A fully electric car has beaten every car ever at the Goodwood Hillclimb track at the Festival of Speed, an annual gathering and demonstration of racing vehicles in England. The McMurtry Speirling fan car driven by Indycar and ex-F1 driver Max Chilton set a record of 39.08 seconds on the 1.86km (1.16 mile) course, almost a second better than the previous record.
The previous record was 39.9 seconds set by Romain Dumas in 2019 driving VW’s ID.R electric racecar, which in turn had beat a record held for 20 years by F1 driver Nick Heidfeld driving a V10 McLaren F1 car from the 1998 season.
The full video shows an almost cartoonish amount of speed and cornering ability from the plucky new vehicle, looking more like a slot car than an actual vehicle on a real track.
In the first few seconds the car launches as if from a slingshot (hitting 60mph in 1.5 seconds) and seems not to be bothered by any of the corners on the short uphill course. Have a look (it won’t take long):
You may ask yourself: why is it so loud? Aren’t EVs supposed to be quiet? And what’s that “exhaust” coming out the back?
Well, McMurtry’s new recordholder uses a fully electric powertrain just like VW’s entry did, but adds an additional technology that motorsport hasn’t seen for quite a while: it’s a “fan car.”
Fan cars work by having low side skirts and a fan underneath the car which draws air up and pushes it out of the rear of the car, creating a vacuum underneath the car. This results in incredibly efficient downforce, without the downsides of drag that a large spoiler or other aerodynamic surface often creates. As a result, fan cars can go faster with less aerodynamic drag, and can take corners at higher speeds, than other vehicles that rely on traditional aerodynamic surfaces.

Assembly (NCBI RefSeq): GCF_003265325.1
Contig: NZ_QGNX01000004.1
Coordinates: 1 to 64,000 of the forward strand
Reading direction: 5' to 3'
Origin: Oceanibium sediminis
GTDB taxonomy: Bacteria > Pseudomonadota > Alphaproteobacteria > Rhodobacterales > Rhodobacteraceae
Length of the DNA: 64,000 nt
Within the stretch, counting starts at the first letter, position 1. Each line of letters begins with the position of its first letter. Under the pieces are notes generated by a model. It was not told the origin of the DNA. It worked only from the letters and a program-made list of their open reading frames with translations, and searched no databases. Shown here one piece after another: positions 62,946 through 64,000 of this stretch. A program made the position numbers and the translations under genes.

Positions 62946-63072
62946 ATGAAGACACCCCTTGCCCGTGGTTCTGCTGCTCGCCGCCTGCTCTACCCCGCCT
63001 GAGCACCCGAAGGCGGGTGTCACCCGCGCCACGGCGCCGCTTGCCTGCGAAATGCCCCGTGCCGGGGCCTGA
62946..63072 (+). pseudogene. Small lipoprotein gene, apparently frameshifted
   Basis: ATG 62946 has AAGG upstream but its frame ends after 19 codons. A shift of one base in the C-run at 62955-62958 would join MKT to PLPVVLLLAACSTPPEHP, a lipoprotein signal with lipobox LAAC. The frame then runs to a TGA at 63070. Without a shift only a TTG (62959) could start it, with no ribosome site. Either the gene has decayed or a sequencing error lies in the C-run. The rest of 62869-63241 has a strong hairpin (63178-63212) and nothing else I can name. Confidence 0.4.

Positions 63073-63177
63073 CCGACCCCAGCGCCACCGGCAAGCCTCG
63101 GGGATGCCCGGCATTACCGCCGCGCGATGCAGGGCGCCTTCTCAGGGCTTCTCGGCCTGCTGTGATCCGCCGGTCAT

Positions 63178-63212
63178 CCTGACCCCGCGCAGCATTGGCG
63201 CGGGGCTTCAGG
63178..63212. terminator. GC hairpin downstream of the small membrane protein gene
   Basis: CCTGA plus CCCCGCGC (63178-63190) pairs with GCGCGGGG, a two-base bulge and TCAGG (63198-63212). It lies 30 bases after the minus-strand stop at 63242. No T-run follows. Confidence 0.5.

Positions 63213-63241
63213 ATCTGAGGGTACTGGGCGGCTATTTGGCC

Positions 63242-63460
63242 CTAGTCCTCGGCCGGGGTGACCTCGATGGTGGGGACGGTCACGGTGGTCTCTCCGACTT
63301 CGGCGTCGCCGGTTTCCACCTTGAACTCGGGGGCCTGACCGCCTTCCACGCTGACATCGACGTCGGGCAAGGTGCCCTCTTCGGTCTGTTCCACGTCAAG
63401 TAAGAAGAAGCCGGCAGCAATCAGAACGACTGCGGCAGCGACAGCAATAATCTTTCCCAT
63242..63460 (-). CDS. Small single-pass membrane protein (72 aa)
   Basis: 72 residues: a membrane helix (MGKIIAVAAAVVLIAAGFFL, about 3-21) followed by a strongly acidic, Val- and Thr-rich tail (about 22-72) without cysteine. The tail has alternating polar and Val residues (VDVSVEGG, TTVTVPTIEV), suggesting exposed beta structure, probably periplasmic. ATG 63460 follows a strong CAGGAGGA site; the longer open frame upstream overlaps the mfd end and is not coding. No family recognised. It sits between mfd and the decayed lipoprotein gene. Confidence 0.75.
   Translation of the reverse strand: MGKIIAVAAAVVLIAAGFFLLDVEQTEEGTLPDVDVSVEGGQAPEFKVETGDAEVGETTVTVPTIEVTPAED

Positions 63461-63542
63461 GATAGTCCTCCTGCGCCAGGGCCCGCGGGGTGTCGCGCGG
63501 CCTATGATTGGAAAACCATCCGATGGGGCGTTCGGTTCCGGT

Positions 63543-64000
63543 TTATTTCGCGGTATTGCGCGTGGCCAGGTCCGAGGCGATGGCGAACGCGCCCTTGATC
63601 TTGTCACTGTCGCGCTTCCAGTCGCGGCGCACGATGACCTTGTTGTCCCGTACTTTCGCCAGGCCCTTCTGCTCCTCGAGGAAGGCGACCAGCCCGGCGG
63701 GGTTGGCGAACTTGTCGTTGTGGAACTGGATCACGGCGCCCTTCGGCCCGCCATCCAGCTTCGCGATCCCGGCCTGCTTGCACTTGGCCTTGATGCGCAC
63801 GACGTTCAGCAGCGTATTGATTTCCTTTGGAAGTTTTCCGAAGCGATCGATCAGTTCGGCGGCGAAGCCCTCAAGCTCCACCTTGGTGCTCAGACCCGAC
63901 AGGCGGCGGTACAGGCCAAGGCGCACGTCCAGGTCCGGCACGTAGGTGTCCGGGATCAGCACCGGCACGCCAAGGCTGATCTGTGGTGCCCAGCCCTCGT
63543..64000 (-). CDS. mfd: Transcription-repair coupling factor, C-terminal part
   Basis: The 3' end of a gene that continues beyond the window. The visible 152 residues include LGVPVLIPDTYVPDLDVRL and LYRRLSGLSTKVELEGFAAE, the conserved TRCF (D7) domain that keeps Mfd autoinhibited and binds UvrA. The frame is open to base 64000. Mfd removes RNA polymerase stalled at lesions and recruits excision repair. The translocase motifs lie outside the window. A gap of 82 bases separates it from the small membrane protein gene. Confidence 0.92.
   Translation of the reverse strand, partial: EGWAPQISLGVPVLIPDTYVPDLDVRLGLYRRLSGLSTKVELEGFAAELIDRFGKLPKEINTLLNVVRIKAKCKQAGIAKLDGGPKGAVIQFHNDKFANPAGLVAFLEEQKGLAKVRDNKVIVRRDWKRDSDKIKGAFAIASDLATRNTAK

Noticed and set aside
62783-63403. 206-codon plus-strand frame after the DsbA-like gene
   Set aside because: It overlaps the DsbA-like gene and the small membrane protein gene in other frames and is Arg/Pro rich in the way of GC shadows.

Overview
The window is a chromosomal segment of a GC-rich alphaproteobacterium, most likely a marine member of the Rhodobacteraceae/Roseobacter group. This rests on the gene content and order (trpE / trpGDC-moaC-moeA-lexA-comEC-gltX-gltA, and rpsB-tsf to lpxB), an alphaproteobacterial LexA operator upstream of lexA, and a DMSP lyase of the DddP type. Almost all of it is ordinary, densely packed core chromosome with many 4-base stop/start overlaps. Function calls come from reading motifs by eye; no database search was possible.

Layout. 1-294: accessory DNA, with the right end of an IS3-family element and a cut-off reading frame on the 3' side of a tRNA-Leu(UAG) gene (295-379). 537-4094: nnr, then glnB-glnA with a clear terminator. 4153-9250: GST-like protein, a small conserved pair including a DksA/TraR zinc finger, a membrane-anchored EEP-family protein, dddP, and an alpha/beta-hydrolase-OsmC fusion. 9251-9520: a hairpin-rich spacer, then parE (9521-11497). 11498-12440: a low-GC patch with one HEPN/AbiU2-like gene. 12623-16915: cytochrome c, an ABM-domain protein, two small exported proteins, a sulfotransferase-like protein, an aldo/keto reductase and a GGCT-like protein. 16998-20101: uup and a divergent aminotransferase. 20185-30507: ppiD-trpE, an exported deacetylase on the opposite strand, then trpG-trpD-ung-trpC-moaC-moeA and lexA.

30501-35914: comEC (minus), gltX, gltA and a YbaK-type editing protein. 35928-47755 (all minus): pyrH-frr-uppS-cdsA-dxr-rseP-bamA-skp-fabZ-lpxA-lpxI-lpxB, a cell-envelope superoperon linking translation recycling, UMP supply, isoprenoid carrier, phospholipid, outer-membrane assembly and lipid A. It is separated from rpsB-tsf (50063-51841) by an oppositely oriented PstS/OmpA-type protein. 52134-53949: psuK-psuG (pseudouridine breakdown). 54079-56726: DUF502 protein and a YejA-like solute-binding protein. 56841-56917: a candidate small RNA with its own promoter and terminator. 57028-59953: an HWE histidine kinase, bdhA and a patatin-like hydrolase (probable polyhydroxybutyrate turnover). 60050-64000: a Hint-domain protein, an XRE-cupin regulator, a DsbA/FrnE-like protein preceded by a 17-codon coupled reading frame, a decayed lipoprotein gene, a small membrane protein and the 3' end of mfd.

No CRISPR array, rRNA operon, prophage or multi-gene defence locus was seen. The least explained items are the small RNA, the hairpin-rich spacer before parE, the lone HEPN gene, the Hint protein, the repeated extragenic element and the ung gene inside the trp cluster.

Fan cars first appeared in motorsport in the 1970s with the Chaparral 2J, a boxy monstrosity (which also ran at Goodwood) which competed in 1970 but was outlawed due to its obscene aerodynamic advantages. Later, Brabham brought a fan car to F1 in 1978 and won its first race by a huge margin, but the concept was also immediately banned from competition there.
The McMurtry Speirling produces more than 2,000kg of downforce (on a 1,000kg vehicle), and unlike traditional aerodynamic surfaces, this doesn’t scale with speed – it’s available at any speed due to the fan’s operation. This means the McMurtry has more downforce at 0mph than an F1 car produces even at 150mph.
This is not the only record held by an EV at Goodwood. The McMurtry Speirling is the fastest car of any type to conquer the hillclimb, but there was already one EV that beat every other car up the hill. That record was set by a stock Nissan Leaf in 2012, which did the fastest Goodwood run ever….in reverse gear. Because EV motors run just as well in reverse as forward gear, all Nissan had to do was remove the software speed limiter on the reverse gear and managed to run a 55mph average speed on their run up the course. It was a goofy record but did display one benefit of EVs – not needing a complicated gearbox for most road applications.
While this is McMurtry’s first record, it may not be their last. VW took their ID.R on to set several records, including the EV record at Nürburgring and the overall record at the famously brutal Pike’s Peak hillclimb, and McMurtry may try to hunt some of those heads in the coming months and years. The Pike’s Peak hillclimb is being held this weekend on the other side of the globe from England, so McMurtry couldn’t be in two places at once, but we wonder if they might give it a try next year.
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